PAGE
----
DAVAO CITY—A top official of Aboitiz Power Corp. (AboitizPower announced here plans to expand Therma South Inc.’s (TSI) newly inaugurated 300-megawatt (MW) base-load power plant by at least another 300 MW.
TSI is a subsidiary of AboitizPower.
“We definitely have plans of expanding it. We have extra land. We all have the necessary approvals in place. We have plans to expand for additional 300 MW or maybe a little bit more. It’s important that we time it properly,” AboitizPower CEO Erramon I. Aboitiz said in an interview with reporters.
The power plant in Barangay Binugao, Toril district, runs on coal.
The first 150-MW unit of the power plant started commercial operations in September 2015, but was only inaugurated on Friday.
The second unit is undergoing reliability tests and will be on full commercial operations by February.
Base-load power plants can consistently generate power needed to satisfy the minimum level of demand on a grid over 24 hours. These plants typically run at all times through the year, except in case of repairs or maintenance.
Aboitiz said it took the company five-and-a-half years to build the power plant and expanding it would be much cheaper and faster.
“We already have the existing facilities, but bulk would still have to be invested. Maybe, we will spend around $2.5 million per MW. It’s 10 percent cheaper. Luckily, we already have the land permit and approval. Hopefully, if we make a decision to build another, it will be much faster,” he said.
The power plant, which costs P30 billion, currently supplies power to more than 20 electric cooperatives and distribution utilities in Mindanao. These cover a significant portion of the power supply to the cities of Davao, Cagayan de Oro, General Santos, Zamboanga, Butuan, Kidapawan, Tagum, Koronadal, Digos, Pagadian and Cotabato, among others.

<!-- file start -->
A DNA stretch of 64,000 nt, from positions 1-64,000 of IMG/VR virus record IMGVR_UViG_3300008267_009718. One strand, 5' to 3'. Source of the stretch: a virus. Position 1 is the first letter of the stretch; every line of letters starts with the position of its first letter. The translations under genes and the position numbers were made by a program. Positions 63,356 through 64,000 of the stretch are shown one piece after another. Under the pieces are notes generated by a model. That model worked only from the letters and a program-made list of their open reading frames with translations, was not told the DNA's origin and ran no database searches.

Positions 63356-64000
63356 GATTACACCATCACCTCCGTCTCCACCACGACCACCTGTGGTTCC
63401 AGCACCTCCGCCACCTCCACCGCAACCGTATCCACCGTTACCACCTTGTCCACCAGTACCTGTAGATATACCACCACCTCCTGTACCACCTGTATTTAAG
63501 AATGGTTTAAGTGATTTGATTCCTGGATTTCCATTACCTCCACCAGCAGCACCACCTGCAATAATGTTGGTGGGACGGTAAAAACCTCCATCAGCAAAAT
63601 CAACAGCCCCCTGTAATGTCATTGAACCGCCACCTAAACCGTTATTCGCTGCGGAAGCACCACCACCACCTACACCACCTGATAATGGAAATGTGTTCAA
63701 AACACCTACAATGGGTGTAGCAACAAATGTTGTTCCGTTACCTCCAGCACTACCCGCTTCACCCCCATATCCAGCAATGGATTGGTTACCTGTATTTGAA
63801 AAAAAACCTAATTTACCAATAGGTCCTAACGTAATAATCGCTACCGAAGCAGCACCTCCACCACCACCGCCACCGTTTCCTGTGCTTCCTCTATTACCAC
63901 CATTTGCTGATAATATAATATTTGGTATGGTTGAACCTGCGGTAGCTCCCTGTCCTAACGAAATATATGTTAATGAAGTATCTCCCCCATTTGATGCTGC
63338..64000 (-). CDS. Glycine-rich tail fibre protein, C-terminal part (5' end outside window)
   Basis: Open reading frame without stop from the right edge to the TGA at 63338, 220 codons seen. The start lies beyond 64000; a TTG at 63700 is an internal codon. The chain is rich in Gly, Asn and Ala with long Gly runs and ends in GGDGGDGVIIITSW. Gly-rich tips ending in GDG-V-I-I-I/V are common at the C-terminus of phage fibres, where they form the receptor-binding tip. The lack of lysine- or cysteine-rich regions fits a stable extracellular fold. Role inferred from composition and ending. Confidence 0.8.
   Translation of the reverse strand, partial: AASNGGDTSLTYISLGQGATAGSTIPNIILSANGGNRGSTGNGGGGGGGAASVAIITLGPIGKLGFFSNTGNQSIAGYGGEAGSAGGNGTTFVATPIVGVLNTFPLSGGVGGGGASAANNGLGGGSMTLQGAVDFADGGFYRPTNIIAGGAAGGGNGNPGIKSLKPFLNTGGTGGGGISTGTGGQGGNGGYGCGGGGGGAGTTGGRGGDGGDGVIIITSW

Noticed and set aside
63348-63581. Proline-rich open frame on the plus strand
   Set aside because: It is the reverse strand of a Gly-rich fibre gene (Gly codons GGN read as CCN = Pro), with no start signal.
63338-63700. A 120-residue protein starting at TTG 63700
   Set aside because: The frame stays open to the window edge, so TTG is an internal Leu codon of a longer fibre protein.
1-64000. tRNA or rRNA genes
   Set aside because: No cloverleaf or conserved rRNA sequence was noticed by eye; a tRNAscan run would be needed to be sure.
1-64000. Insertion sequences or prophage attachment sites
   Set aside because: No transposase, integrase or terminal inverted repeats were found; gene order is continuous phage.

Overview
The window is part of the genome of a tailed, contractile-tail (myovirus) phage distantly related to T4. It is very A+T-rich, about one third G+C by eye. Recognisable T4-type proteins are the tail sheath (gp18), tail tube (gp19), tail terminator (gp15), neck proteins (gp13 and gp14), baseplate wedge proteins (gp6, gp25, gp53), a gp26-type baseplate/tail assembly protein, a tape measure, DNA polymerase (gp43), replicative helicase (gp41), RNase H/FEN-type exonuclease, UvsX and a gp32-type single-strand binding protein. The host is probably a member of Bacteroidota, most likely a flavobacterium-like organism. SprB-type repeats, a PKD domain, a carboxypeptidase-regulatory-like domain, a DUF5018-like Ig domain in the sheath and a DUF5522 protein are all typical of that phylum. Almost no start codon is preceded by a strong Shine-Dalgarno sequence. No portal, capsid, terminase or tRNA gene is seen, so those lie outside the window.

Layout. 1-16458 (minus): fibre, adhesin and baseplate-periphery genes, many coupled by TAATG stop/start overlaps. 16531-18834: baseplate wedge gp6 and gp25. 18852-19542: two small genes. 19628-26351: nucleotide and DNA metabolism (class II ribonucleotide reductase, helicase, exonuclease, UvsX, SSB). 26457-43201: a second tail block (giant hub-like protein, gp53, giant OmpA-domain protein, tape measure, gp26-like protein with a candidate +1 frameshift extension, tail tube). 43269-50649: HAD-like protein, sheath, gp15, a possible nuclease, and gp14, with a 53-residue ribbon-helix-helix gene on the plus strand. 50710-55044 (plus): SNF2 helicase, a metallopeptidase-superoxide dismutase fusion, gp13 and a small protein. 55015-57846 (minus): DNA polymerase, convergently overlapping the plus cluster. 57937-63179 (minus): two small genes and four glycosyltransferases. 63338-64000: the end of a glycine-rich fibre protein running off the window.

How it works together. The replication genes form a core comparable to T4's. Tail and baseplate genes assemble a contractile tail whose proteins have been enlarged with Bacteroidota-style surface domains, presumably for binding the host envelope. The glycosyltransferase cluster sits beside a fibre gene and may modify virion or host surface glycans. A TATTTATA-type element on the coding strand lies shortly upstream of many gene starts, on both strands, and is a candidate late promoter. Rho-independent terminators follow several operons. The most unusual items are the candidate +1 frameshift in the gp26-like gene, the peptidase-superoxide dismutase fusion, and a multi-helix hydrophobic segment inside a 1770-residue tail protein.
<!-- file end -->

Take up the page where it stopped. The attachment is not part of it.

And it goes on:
In addition, the plant supplies power to the Davao region; the provinces of Cotabato, Sultan Kudarat, Agusan and Surigao; the Zamboanga peninsula; and parts of Bukidnon and Misamis.
“When this plant becomes fully operational, we can count on it to consistently produce 300 MW of base-load power, which means that this capacity can be tapped into anytime, rain or shine, with very minor fluctuations,” he said.
“To emphasize just how significant this is, this plant’s dependable capacity is roughly equivalent to one-fifth of the Mindanao grid’s highest peak demand in 2015—and it is already delivering power to areas at the end of the grid, such as Sarangani, General Santos and the Zamboanga peninsula,” Aboitiz said.
This power project forms part of the company’s commitment to support the growth of Mindanao and indicates the positive impact of government reforms in the energy sector.
“Following the project’s groundbreaking and construction, other private power producers have started to invest in Mindanao and we hope their entry in the next couple of years will eventually lead to a steady and reliable supply of power in this region,” Aboitiz added.
There are at least 11 power projects in Mindanao that will come online between 2016 and 2020 that are envisioned to produce at least another 675.30 MW of capacity, which will be more than enough to cover the projected increase in demand for those years.
As it is not dependent on weather conditions, the Davao base-load plant is able to continue generating much-needed power even with Mindanao experiencing dry spells caused by El Niño this year and the droughts occurring roughly once every decade.
Before the Davao power plant, Mindanao sourced more than 50 percent of its power requirement from government-owned hydropower plants. This caused seasonal power shortages in Mindanao during the dry months.